New Hoxton home for silk tie maker Drake's brings stylish new flats

When Drake’s silk tie business took over a derelict Hoxton factory it revitalised the area, creating a new workspace, a shop and jobs, plus rental homes above to help pay for the project.
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Feel the quality: Drake’s shop in Haberdasher Street, Hoxton. Click the image to take a tour of Drake's industrial building in Hoxton.

The jumble of old industrial buildings in Hoxton sits among Victorian tenements, 20th-century council housing, stylish new flats, ancient churches and quirky rooftop homes. Hoxton’s arty transformation throws up something new all the time.
Two years ago, Drake’s, a renowned silk tie maker, was stuck in a cramped and run-down factory in nearby Clerkenwell, with no shop of its own. Now it has a new location, with a bright factory workspace, a stylish shop and there are nine flats above, all thanks to a collaboration with architects Hawkins\Brown.
The project has been an object lesson in how to re-use an old building, reinvigorate the street it sits in and provide new homes and jobs.
Drake’s started in 1977 when designer Michael Drake, who invented Aquascutum’s signature house check, set up on his own. In the Seventies most men wore ties and they were often flamboyant. Maverick and romantic, Drake’s handmade scarves, silk ties and pocket squares, always made in the UK, were sold from New York to Tokyo.
Drake retired in 2010, selling the company to businessman Mark Cho — who co-owned The Armoury haberdashery in Hong Kong — and former Drake’s head designer Michael Hill.
Earlier that year, Cho had been shown a derelict factory at Haberdasher Street on Hoxton’s edge as a possible development project. Here was the perfect place to relocate Drake’s - the only problem was what to do with the rest of the sizeable building. Cho’s investments director, Jonathan Jui, says Hawkins\Brown was recommended to them. Together, they approached Hackney planners with the idea of creating nine residential units to rent to help fund the project. The planners wanted to preserve the factory outside, but the interior could be altered.
Now restored, the Thirties five-storey building looks like the brick-and-glass prow of a ship, an effect helped by a line of original large porthole windows down one side, and new curved Crittall windows.
The prow juts from one end of Haberdasher Street, once part of the East End rag trade with workshops in its Arts & Crafts mansion blocks, but until recently, badly declined. Inside and out, the style of Drake’s new HQ is all of a Thirties piece, with clean lines, a simple palette of white, grey and parquet, and buckets of light.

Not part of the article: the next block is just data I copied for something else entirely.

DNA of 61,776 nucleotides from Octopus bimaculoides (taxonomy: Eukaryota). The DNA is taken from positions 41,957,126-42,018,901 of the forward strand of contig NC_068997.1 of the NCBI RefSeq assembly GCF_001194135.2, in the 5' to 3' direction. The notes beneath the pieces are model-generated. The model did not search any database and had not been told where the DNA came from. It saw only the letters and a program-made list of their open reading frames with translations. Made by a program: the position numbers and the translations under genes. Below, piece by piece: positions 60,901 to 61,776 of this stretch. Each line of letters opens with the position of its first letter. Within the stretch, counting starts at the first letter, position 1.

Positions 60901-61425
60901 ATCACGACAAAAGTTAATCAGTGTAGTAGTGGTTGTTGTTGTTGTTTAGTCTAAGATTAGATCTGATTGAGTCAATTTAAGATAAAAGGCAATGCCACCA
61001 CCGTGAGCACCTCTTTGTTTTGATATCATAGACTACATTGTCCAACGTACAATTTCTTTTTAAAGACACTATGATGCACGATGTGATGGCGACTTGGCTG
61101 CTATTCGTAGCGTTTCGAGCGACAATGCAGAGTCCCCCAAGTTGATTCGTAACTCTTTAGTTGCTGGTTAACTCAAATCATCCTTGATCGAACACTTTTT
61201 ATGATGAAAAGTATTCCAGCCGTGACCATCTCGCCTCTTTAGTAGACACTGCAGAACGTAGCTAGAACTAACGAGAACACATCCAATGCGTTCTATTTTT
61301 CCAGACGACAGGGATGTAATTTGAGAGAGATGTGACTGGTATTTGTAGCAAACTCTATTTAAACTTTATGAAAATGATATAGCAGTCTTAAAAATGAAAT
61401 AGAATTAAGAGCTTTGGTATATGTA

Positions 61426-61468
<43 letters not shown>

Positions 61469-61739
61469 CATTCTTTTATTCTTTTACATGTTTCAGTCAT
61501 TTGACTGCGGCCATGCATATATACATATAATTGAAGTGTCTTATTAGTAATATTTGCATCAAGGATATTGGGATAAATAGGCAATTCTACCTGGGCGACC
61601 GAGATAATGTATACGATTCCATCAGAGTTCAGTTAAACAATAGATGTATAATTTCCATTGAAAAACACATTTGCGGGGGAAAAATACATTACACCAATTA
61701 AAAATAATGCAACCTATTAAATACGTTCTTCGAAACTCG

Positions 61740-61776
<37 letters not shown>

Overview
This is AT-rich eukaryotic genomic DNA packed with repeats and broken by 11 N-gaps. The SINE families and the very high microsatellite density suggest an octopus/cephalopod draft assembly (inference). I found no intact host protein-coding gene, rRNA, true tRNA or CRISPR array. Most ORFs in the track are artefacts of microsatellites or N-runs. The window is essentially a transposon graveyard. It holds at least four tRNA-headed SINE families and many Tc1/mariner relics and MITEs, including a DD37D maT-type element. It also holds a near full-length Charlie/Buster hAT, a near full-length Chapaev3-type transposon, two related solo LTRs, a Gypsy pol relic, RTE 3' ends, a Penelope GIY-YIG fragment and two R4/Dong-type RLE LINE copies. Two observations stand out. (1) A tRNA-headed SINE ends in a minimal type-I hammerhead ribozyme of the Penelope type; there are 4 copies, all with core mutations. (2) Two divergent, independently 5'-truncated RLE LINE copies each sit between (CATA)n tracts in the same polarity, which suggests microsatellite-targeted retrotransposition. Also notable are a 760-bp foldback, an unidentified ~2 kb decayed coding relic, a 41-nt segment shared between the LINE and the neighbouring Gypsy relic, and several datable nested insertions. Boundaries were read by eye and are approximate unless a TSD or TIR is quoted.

On the ground floor is the stylish factory shop, with big industrial windows and beautiful arrays of ties, sweaters, silk squares and scarves in glowing silks and fine wool, some in retro cases and regimentally neat.
The production floor is divided from the shop by modern versions of old “counting house” windows, maximizing light. Industrial hanging lamps add to the look, which is bright, clean, and spacious. From the street, you can see people working at sewing machines with rainbow spools of silks, or sliding ties into cellophane sleeves.
On the next floor up, bolts of rippling silk are examined for flaws, then hand-cutters use scissors and cardboard patterns. You’d be surprised how much silk goes into one tie. More people hand-stitch ties, some of which are hand-rolled. The design studio is here, too.
Drake’s makes an astonishing 2,000 ties a week, many sold in its Clifford Street showroom off Savile Row, opened in 2011. Others are sold in the new factory shop for £65 each.
The third floor is let to a tech company, while the top two floors are residential, with the same, clean-lined, “English” ethos of parquet floors, Edwardian-style bathroom tiles, and simple design classics such as Eames chairs.
Mark Cho’s sister is an interior designer and worked with Hawkins\Brown on a unified style. All the apartments are now rented out and Drake’s directors live in two of them - that’s the sort of commute to work we would all love.  Photographs: Tim Crocker, Hawkins\Brown

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